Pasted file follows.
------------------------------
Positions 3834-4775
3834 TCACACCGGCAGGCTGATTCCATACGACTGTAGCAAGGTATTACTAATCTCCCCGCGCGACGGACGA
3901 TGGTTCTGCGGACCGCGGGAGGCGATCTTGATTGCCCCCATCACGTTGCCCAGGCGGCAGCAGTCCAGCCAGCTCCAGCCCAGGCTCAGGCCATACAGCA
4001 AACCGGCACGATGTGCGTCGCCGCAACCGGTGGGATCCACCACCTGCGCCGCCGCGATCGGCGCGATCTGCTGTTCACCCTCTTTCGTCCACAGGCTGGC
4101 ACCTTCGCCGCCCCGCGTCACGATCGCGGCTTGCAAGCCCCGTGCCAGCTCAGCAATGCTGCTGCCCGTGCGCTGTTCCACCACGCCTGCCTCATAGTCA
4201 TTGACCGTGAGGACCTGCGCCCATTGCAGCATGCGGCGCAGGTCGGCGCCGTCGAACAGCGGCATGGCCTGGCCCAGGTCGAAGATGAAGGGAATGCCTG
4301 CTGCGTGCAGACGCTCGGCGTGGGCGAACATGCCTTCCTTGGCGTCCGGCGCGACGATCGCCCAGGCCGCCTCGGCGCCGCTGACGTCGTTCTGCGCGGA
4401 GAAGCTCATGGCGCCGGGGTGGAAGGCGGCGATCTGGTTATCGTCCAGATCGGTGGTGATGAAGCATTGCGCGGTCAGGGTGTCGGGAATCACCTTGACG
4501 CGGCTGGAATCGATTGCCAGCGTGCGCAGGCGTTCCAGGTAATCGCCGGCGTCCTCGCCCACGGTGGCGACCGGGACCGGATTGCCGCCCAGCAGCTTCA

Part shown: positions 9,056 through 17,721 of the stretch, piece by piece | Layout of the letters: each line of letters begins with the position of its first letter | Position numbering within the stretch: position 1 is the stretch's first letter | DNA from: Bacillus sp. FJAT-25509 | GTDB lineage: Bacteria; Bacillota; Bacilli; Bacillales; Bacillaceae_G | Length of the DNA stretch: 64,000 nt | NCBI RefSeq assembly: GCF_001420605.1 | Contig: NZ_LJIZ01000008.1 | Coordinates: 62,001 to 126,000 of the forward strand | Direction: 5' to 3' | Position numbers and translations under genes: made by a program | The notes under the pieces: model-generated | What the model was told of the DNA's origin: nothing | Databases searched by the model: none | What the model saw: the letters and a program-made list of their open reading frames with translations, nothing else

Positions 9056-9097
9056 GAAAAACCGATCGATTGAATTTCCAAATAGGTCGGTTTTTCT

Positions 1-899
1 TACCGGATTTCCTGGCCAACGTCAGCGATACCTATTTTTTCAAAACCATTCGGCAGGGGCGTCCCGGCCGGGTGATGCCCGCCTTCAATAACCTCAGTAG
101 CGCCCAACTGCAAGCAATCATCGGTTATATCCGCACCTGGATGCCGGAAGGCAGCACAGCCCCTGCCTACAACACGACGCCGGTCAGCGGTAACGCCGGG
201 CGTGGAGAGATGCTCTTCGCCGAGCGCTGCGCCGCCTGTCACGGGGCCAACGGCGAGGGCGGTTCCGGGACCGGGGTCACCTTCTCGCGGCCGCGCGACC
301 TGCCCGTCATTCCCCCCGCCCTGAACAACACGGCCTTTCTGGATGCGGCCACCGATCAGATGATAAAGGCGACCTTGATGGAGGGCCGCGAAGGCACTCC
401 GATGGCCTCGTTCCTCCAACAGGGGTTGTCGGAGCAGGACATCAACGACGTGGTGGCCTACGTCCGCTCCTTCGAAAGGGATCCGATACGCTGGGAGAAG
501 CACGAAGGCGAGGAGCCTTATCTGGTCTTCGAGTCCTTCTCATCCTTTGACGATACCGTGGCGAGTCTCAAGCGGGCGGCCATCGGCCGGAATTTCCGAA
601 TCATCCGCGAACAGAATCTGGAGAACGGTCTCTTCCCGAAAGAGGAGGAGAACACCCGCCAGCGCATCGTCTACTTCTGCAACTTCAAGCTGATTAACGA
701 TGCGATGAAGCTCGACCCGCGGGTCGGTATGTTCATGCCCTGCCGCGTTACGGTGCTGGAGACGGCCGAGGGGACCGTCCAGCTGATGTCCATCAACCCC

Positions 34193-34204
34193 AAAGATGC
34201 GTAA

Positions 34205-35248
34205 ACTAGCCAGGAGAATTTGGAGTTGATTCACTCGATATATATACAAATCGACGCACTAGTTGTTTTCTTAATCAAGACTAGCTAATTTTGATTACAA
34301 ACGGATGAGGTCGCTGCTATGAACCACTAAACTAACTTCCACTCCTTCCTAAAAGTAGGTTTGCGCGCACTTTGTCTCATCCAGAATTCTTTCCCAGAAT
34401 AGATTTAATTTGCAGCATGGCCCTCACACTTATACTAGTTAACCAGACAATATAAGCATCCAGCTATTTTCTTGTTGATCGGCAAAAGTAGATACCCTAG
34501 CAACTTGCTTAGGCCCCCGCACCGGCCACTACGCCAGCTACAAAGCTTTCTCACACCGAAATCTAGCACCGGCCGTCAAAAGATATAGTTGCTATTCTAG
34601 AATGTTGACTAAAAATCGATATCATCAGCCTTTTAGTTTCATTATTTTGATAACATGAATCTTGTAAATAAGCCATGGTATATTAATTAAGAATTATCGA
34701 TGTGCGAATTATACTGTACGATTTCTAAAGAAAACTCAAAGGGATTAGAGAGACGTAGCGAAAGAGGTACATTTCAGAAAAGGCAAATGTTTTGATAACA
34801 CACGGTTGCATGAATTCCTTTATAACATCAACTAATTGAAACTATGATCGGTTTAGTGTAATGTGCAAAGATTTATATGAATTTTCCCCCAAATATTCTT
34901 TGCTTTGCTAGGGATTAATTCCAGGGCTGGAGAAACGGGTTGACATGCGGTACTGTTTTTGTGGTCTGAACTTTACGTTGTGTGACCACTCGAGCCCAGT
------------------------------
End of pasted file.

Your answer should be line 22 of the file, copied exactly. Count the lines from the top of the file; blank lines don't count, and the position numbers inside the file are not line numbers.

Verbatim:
Positions 34193-34204